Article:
Goodbye to some downtown trees***UPDATED 4:21 p.m.***

UPDATE, 4:21 p.m.

The Asheville Police Department has issued the following statement about Hanrahan’s protest:

On 03-29-11, at approx 1129 hours, the City of Asheville Police Department responded to 1 Battery Park Ave. in downtown Asheville in response to 62 year old, Clare Marie Hanrahan, who had chained herself to a tree that had been selected for removal by City Arborist David Foster.  According to responding officers, Mr. Foster explained to Ms. Hanrahan, that the tree was distressed, dying; and had to be removed, however Ms. Hanrahan was concerned that the tree was currently in bloom and that the city should at least wait until that particular cycle had been completed.

After many minutes of compromise back and forth facilitated by the Asheville Police Department, it was decided that the work crew would not remove the tree (Bradford Pear) until it had finished blooming.  In return Ms. Hanrahan voluntarily removed her bicycle chain which had locked her to the tree and left the area.

It was determined during the ongoing conversation with Ms. Hanrahan that she also planned to do the same thing at a Magnolia tree at the old Asheville Ford location where a Harris Teeter is planning to be built.  She also said that there was a sycamore tree in the downtown area (that she would not identify), that she was going to chain herself to keep it from being removed.

It should be noted that when responding officers gave Ms. Hanrahan her options, she was not opposed to jail and has spent time in Federal Prison for trespassing on a military base.

EARLIER UPDATE
At 11 a.m., Clare Hanrahan tied herself to one of the pear trees with a bike lock. When asked why she’s fighting for these trees, Hanrahan replied: “Just look at them… it’s the fullness of spring and whatever their argument for cutting them, they could have waited to cut them down. I don’t want to see these trees come down without a ritual or acknowledgment, honoring their beauty. We have to do what our hearts call us to do.”

Compromising with Hanrahan, the city has agreed to leave the two remaining pear trees standing until they have finished blossoming.

BREAKING NEWS: The city of Asheville is removing some trees in the Central Business District, including these Bradford pears in front of the Haywood Park Hotel. Arborist Mark Foster has noted, ““People planted Bradford pears because they are attractive when they bloom and they are urban tolerant.’ Foster says. ‘It wasn’t until they began falling apart 15 or 20 years later that people realized it wasn’t such a good idea.’”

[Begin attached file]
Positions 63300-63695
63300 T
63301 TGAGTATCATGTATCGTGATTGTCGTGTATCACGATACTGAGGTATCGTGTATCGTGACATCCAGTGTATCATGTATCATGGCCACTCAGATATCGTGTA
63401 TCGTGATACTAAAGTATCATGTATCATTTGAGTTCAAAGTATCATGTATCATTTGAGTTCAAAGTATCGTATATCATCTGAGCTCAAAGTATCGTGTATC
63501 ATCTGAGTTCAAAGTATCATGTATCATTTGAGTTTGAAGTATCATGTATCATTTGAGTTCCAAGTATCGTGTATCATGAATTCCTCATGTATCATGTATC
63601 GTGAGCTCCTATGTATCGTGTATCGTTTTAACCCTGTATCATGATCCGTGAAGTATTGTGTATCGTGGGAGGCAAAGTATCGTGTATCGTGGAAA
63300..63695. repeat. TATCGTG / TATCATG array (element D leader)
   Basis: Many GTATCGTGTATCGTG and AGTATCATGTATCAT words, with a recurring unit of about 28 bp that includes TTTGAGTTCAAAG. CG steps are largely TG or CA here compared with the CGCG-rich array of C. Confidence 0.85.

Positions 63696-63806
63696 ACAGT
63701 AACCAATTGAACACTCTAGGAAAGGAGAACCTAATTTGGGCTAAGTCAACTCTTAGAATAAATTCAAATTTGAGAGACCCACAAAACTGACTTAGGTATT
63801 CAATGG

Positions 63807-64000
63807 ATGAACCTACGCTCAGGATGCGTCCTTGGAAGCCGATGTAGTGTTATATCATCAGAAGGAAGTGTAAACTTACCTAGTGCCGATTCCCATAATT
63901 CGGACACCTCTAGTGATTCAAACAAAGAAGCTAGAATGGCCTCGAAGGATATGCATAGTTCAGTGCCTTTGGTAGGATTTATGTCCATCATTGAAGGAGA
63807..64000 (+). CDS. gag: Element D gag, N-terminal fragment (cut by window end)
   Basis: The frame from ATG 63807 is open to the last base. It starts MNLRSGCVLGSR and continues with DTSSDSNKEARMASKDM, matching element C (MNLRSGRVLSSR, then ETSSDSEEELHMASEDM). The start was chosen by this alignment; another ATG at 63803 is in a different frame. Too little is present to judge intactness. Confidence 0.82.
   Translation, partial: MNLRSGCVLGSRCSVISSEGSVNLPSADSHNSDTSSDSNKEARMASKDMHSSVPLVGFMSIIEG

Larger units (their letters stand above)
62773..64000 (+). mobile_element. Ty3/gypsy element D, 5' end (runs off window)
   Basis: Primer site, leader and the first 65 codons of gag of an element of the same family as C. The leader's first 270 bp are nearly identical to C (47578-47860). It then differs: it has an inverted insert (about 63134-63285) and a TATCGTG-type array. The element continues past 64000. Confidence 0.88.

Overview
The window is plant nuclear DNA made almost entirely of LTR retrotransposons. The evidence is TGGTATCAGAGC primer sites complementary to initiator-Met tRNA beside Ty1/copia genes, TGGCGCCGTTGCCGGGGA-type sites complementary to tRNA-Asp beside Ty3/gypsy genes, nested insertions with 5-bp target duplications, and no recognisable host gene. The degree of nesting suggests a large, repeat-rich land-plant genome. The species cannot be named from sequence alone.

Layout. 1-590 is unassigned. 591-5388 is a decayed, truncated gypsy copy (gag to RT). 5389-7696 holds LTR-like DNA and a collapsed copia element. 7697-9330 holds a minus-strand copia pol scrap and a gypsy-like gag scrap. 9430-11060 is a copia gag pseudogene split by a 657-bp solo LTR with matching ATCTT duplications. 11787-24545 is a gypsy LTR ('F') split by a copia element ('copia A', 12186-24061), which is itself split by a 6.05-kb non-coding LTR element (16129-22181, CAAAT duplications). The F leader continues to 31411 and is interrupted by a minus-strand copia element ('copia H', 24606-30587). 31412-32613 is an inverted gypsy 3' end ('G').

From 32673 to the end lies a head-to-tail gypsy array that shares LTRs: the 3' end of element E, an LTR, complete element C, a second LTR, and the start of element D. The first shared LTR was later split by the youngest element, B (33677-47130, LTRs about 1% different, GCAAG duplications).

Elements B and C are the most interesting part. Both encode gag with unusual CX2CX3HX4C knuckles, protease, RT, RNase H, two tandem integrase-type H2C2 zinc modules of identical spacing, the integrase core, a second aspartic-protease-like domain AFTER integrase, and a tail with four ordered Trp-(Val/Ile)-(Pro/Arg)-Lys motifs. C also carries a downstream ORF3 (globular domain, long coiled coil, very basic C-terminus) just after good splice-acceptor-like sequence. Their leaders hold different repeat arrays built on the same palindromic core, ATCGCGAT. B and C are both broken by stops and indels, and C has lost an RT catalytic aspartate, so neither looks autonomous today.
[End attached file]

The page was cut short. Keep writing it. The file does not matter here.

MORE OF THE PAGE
Last year, one of the trees lost a limb when a delivery truck failed to clear the overhanging branches. As stated in a city of Asheville blog about the latest round of tree removal, “Older Bradford pear trees, Foster says, are highly susceptible to broken limbs during storms, and heavier limbs become a hazard if they extend over sidewalks and traffic. And, he says, the trees grow wide canopies that tend to impact buildings like the Haywood Park Hotel, the owners of which agree with Foster’s assessment. [These trees], along with the others being removed, will be replaced with young, stronger and easier to maintain specimens like fruitless sweet gum and Cleveland select pear trees.”

For the full city blog, click here and for the city’s statement, here.

 

photos by Aiyanna Sezak-Blatt

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42 thoughts on “Goodbye to some downtown trees***UPDATED 4:21 p.m.***

  1. James P. Fisher

    Thank you for your lovely Spring blooms,trees. I have worked right across the street from you for 16 Springs and your white blossoms were always a sure sign of life returning to our mountains. Not sure I buy the reason for your demise but it doesn’t matter now. Thanks and goodbye!

  2. ashevillain7

    Are they going to replace all of the trees that have been removed over the years? They have been removing trees gradually since at least 10-15 years ago and I haven’t seen any of them replaced. Granted, I’m sure some of them died or otherwise were damaged. Maybe these trees in front of Haywood Park are more ‘high profile’ or maybe they are removing a higher quantity of trees at this given time so the CoA felt it would be better PR to come out and actually give an explanation? The point is, there are places all over downtown where trees have been removed and not replaced.

    Sorry for the tree-hugger rant but it’s just something I’ve noticed over the years! :)

  3. 11:31a